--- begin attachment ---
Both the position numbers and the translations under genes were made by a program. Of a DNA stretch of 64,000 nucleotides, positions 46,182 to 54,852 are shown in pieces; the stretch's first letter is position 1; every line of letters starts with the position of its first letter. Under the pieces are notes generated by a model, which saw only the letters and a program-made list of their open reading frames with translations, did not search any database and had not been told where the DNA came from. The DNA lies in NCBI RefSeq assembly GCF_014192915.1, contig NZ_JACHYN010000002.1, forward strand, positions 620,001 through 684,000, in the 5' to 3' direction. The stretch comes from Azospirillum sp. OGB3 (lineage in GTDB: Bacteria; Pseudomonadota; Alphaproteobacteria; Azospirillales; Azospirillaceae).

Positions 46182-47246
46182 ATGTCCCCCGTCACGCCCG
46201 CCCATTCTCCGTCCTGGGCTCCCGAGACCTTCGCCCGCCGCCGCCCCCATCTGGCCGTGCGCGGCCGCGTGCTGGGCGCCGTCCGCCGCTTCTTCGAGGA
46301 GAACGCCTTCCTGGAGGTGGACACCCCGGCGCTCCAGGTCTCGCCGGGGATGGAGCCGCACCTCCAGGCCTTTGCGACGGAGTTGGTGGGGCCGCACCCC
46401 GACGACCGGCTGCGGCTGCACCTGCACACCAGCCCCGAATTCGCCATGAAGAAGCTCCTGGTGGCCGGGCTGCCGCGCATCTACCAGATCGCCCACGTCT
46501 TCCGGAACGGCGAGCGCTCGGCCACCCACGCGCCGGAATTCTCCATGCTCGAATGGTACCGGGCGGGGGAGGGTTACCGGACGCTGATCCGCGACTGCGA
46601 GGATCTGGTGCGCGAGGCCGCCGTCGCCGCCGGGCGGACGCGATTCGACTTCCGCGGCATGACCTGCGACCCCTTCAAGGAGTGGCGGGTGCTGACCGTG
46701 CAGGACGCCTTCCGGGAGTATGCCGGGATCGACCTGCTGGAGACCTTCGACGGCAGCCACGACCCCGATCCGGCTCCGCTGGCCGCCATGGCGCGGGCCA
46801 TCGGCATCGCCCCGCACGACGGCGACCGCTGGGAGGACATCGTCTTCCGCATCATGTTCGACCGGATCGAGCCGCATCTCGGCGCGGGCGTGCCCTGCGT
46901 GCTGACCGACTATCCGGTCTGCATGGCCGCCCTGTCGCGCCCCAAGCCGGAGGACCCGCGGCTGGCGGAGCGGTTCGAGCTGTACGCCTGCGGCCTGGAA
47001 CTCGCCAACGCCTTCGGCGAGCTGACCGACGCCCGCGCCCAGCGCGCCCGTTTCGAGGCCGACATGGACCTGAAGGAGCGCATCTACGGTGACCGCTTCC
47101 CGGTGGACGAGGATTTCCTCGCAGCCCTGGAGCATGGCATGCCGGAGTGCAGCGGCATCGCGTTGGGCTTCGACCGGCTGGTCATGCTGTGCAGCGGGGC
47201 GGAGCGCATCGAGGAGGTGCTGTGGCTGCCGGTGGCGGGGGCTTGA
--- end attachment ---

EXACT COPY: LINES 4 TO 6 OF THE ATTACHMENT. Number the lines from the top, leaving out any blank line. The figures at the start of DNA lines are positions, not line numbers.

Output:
46201 CCCATTCTCCGTCCTGGGCTCCCGAGACCTTCGCCCGCCGCCGCCCCCATCTGGCCGTGCGCGGCCGCGTGCTGGGCGCCGTCCGCCGCTTCTTCGAGGA
46301 GAACGCCTTCCTGGAGGTGGACACCCCGGCGCTCCAGGTCTCGCCGGGGATGGAGCCGCACCTCCAGGCCTTTGCGACGGAGTTGGTGGGGCCGCACCCC
46401 GACGACCGGCTGCGGCTGCACCTGCACACCAGCCCCGAATTCGCCATGAAGAAGCTCCTGGTGGCCGGGCTGCCGCGCATCTACCAGATCGCCCACGTCT